Creating a developmental pipeline for young players -- specifically those of color -- is the primary goal of MLB’s ID Tour. The program, started in 2019, aims to make baseball more accessible to all players and identify talent through showcase events.
“We look for kids coming from the inner city that love baseball and that want to play baseball,” said Del Matthews, vice president of baseball development. “We created this to take them through a pro-style workout and hopefully raise their platform and give them an opportunity to come to some of our other development events.”
The ID Tour scheduled four showcases in May -- two in Jersey City, one in Brooklyn and one at Roberto Clemente State Park in the Bronx. Most athletes who attended are finishing up their high school season and looking ahead to joining travel teams and the summer showcase circuit. If selected, these players are invited to other development events hosted by MLB.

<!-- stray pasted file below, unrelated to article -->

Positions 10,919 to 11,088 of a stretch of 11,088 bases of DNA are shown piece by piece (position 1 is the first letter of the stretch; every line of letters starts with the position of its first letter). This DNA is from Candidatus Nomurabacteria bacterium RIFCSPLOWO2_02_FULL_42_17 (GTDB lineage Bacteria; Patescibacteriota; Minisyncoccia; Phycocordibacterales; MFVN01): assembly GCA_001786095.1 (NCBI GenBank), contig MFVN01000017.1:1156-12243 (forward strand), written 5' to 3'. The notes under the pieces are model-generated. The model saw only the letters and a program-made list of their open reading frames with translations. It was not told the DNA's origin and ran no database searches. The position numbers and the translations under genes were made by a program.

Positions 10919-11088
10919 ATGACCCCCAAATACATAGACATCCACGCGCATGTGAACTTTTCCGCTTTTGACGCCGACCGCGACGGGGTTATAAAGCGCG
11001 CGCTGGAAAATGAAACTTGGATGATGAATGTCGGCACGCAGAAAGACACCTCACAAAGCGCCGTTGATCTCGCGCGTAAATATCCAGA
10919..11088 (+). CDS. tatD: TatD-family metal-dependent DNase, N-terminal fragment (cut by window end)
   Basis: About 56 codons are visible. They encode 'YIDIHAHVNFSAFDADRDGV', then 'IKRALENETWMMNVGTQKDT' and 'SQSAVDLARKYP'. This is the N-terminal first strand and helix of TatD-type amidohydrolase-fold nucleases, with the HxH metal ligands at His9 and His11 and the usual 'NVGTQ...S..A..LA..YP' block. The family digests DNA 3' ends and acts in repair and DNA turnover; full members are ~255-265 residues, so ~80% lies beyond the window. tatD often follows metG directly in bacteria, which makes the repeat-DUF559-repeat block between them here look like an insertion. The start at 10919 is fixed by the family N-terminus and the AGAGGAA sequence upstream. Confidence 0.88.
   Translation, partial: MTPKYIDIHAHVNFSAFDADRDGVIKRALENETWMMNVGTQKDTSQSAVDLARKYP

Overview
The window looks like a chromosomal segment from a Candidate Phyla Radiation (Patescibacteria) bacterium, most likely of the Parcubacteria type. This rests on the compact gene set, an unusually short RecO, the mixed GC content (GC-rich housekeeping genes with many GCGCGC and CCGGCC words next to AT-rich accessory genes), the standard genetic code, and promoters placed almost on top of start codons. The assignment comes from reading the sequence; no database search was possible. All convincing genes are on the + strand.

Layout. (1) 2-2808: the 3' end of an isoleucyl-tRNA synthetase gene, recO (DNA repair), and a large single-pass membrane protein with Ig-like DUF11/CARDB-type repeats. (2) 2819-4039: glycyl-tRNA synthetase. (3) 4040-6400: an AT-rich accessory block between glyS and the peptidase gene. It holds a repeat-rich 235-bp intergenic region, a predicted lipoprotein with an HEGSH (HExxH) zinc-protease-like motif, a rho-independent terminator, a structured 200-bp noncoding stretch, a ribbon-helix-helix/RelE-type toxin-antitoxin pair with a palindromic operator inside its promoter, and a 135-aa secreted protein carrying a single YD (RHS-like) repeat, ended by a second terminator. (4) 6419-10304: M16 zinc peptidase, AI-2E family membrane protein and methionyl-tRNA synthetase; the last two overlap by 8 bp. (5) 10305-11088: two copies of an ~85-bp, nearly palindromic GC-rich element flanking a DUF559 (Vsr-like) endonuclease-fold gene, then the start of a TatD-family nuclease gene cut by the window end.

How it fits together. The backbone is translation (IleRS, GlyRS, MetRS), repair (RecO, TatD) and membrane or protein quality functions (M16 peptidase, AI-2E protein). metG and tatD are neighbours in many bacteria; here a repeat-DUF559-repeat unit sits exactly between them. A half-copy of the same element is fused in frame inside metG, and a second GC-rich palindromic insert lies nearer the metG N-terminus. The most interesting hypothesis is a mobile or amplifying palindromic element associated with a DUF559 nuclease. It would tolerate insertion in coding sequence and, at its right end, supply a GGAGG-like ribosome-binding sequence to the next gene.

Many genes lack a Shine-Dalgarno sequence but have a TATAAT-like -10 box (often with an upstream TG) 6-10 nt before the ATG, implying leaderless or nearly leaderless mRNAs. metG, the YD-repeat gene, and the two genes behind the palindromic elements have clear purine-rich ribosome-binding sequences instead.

Those events include the DREAM Series (a showcase event focused on the dynamics of pitching and catching), Breakthrough Series (an on and off-field player development series in which scouts and collegiate coaches attend), and the PDP League (Prospect Development Pipeline). Attending and participating in the ID Tour gives young athletes the opportunity to be discovered and invited to other events.
Baseball players between eighth through 11th grade were eligible to attend the day-long showcase.
Tony Reagins, chief baseball development officer, said he is looking for the “needle-in-the-haystack” player while attending the events.
“Every once in a while, you'll see a kid that just jumps off the page,” said Reagins. “You can tell right away when there's something different about a kid. When you see that, in this type of setting at this age, it is exciting.”
These events allow MLB Youth programs to turn over all stones and identify hidden talent. Reagins, whose role with MLB began in 2015 overseeing the first-ever youth programs department, is excited about these events because it breaks stereotypes of youth baseball.
“We always hear that African American kids aren't playing, Hispanic kids aren't playing as much,” said Reagins. “But then you come out here and you see it. It really starts to prove the point that they are playing, and that there are talents, and they have just as much as ability. All they need is an opportunity. We're here to get them.”